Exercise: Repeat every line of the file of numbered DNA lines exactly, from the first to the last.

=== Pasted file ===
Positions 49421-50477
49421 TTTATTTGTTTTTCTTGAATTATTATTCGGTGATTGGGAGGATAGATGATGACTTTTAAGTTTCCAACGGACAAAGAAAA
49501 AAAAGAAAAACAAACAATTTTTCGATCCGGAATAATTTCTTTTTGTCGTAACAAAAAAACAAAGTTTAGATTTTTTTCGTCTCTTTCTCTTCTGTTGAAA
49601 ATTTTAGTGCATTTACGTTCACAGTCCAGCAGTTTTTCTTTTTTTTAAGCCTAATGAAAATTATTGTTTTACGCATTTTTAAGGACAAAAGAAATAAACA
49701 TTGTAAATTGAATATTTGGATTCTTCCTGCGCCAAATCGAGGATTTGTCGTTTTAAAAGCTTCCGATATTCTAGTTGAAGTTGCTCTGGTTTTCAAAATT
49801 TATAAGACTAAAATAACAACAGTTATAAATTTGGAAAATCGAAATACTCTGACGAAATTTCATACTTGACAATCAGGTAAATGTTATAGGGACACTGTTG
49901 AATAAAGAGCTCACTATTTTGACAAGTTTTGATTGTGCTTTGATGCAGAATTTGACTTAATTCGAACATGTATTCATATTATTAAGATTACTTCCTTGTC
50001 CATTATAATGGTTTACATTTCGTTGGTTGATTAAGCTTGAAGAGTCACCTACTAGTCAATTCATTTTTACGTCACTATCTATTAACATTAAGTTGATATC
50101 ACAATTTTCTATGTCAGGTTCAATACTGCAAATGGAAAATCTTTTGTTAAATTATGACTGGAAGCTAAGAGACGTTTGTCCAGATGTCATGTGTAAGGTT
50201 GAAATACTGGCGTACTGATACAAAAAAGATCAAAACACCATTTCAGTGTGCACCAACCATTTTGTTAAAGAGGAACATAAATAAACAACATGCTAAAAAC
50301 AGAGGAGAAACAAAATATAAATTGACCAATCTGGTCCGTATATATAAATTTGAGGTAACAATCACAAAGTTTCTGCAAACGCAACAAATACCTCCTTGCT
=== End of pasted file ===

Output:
Positions 49421-50477
49421 TTTATTTGTTTTTCTTGAATTATTATTCGGTGATTGGGAGGATAGATGATGACTTTTAAGTTTCCAACGGACAAAGAAAA
49501 AAAAGAAAAACAAACAATTTTTCGATCCGGAATAATTTCTTTTTGTCGTAACAAAAAAACAAAGTTTAGATTTTTTTCGTCTCTTTCTCTTCTGTTGAAA
49601 ATTTTAGTGCATTTACGTTCACAGTCCAGCAGTTTTTCTTTTTTTTAAGCCTAATGAAAATTATTGTTTTACGCATTTTTAAGGACAAAAGAAATAAACA
49701 TTGTAAATTGAATATTTGGATTCTTCCTGCGCCAAATCGAGGATTTGTCGTTTTAAAAGCTTCCGATATTCTAGTTGAAGTTGCTCTGGTTTTCAAAATT
49801 TATAAGACTAAAATAACAACAGTTATAAATTTGGAAAATCGAAATACTCTGACGAAATTTCATACTTGACAATCAGGTAAATGTTATAGGGACACTGTTG
49901 AATAAAGAGCTCACTATTTTGACAAGTTTTGATTGTGCTTTGATGCAGAATTTGACTTAATTCGAACATGTATTCATATTATTAAGATTACTTCCTTGTC
50001 CATTATAATGGTTTACATTTCGTTGGTTGATTAAGCTTGAAGAGTCACCTACTAGTCAATTCATTTTTACGTCACTATCTATTAACATTAAGTTGATATC
50101 ACAATTTTCTATGTCAGGTTCAATACTGCAAATGGAAAATCTTTTGTTAAATTATGACTGGAAGCTAAGAGACGTTTGTCCAGATGTCATGTGTAAGGTT
50201 GAAATACTGGCGTACTGATACAAAAAAGATCAAAACACCATTTCAGTGTGCACCAACCATTTTGTTAAAGAGGAACATAAATAAACAACATGCTAAAAAC
50301 AGAGGAGAAACAAAATATAAATTGACCAATCTGGTCCGTATATATAAATTTGAGGTAACAATCACAAAGTTTCTGCAAACGCAACAAATACCTCCTTGCT